A post-oil move in Saudi Arabia automatically means that Asian economies are going to play a big part in such a transformation. Riyadh has already made manoeuvres to court Indian interests in a manner that would have been unimaginable a few years ago. For such a transformation to take place in Saudi Arabia, markets such as China, India, South Korea and Japan, which are also some of the world’s largest importers of oil, will play a critical role, both as continuing buyers of crude and as investors in other sectors such as IT, manufacturing, services, food security and so on.
The mutually beneficial alliance with Saudi Arabia will also significantly increase India’s leverage on how Riyadh views South Asia, specifically against its troublesome neighbour Pakistan. A stable Saudi Arabia is imperative to every section of Indian interests in the region, from economy to demography, and a robust and equivalent economic partnership with the kingdom augers well for both India’s economy and by association, foreign policy. Last year, Saudi Arabia deported more than 40,000 Pakistanis on grounds of security. Now, both Riyadh and Abu Dhabi strictly control visas to Pakistani citizens. This is a departure from past practices. Both Saudi Arabia and the UAE have also over the past two years deported several people wanted by New Delhi, including men related with groups such as Pakistan backed Lashkar-e-Taiba, Indian origin sympathizers of the ISIS and so on. This trajectory in the coming future will help Riyadh cut fast increasing domestic costs and offer jobs to a large youth population, which has grown up on a diet of heavily government subsidised lifestyle from free education to free healthcare. This, along with the forceful implementation of the religion, has allowed the kingdom to quell any chance of a popular rebellion against the monarchy.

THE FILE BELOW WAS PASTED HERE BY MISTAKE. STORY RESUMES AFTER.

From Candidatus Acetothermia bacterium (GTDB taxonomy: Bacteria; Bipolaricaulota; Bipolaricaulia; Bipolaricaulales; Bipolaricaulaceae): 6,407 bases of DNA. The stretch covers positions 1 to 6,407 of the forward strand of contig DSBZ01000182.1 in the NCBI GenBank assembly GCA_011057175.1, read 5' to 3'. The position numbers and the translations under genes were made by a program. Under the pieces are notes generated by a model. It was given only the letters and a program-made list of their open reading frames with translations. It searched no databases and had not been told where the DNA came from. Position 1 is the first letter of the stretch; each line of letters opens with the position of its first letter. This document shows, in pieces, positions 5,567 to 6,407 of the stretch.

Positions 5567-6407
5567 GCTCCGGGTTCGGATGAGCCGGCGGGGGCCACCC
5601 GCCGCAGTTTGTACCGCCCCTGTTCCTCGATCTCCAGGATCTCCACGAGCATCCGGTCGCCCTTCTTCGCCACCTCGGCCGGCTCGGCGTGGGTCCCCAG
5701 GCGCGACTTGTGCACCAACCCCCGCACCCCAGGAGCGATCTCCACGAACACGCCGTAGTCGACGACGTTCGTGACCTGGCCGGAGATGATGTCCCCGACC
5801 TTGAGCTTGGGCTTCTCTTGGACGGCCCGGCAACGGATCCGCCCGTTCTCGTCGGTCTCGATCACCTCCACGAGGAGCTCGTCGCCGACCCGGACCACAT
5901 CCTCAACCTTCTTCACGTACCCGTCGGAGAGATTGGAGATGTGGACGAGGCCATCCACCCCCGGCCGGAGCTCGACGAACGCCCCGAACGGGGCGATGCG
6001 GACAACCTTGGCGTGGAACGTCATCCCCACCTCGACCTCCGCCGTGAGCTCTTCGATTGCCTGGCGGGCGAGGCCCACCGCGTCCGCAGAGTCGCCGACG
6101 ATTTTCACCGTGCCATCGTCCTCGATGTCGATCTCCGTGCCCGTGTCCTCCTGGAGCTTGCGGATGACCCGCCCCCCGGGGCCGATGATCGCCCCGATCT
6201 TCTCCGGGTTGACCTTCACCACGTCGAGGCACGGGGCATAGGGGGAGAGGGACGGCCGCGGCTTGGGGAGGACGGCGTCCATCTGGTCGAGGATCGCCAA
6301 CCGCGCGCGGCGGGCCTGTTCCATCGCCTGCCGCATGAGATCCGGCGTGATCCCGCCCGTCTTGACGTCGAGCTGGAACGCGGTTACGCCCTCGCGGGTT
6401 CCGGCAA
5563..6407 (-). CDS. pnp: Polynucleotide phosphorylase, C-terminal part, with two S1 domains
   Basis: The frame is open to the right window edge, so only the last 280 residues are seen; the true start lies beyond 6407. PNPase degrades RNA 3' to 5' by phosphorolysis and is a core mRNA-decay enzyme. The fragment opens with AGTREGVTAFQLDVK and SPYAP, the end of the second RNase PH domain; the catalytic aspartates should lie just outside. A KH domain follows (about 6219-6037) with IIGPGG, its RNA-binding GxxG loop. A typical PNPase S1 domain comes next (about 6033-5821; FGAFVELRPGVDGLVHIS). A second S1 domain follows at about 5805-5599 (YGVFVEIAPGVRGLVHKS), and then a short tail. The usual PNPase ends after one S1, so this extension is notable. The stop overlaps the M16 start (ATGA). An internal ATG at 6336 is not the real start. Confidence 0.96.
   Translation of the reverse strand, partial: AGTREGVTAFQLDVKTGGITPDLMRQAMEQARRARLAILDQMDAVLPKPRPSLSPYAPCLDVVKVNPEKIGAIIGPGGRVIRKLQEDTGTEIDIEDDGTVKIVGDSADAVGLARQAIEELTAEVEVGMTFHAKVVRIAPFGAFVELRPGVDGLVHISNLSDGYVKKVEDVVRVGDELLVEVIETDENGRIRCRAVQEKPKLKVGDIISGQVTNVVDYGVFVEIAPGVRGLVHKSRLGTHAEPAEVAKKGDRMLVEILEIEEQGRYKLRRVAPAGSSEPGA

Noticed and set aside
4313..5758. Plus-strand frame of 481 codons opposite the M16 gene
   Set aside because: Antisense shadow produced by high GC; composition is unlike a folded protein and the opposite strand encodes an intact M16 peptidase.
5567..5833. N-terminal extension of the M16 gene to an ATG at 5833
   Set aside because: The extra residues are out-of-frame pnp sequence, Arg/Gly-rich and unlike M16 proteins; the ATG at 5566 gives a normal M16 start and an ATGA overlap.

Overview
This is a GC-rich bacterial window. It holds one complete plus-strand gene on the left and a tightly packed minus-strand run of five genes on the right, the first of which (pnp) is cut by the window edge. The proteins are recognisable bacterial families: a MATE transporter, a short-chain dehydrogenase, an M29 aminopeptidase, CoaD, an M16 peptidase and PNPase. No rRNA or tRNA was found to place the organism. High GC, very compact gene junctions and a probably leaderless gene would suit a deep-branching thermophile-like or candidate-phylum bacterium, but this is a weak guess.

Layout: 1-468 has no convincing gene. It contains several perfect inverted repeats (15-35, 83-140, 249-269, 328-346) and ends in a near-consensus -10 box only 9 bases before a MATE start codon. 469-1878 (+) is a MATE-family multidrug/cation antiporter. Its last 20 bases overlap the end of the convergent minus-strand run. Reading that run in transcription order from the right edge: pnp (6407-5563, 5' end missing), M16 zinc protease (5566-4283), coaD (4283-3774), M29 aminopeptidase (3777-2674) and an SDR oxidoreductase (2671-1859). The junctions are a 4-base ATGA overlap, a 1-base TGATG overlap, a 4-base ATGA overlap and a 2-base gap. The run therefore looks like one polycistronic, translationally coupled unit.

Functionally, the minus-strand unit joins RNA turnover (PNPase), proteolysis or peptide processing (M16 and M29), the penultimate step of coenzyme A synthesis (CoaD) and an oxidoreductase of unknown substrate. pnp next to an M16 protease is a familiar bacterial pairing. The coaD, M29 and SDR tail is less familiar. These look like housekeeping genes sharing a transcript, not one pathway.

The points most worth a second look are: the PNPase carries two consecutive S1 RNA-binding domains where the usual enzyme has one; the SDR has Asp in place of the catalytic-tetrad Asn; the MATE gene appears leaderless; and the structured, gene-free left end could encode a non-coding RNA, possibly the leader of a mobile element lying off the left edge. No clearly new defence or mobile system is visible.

Such, non-interference allows New Delhi great strategic autonomy. This is not just a selfish act, but plays out positively for multilateral discussions between warring parties as well. Culturally, West Asian states are not fond of others opining on what they see as internal matters, an approach we have seen play out negatively for both the US and European powers in the past. New Delhi’s idea of building a multipolar order offers a good showcase in this geography. For example, we are aware of the fact that India’s position of being on good terms with Iran was used during the P5+1 nuclear negotiations by Western powers to help convince Tehran that the deal was indeed good for everyone involved.
Prime Minister Modi’s meeting with MBS in Buenos Aires was a continuation of Indian foreign policy’s natural trajectory in West Asia with the ethos of strategic autonomy at the core. Over the past three years, a special effort was made for a renewed push between the region and New Delhi for greater economic, cultural, political and, most importantly, security cooperation. Modi’s outreach to Saudi Arabia on the sidelines of the G20 was only part of this due process of national interest.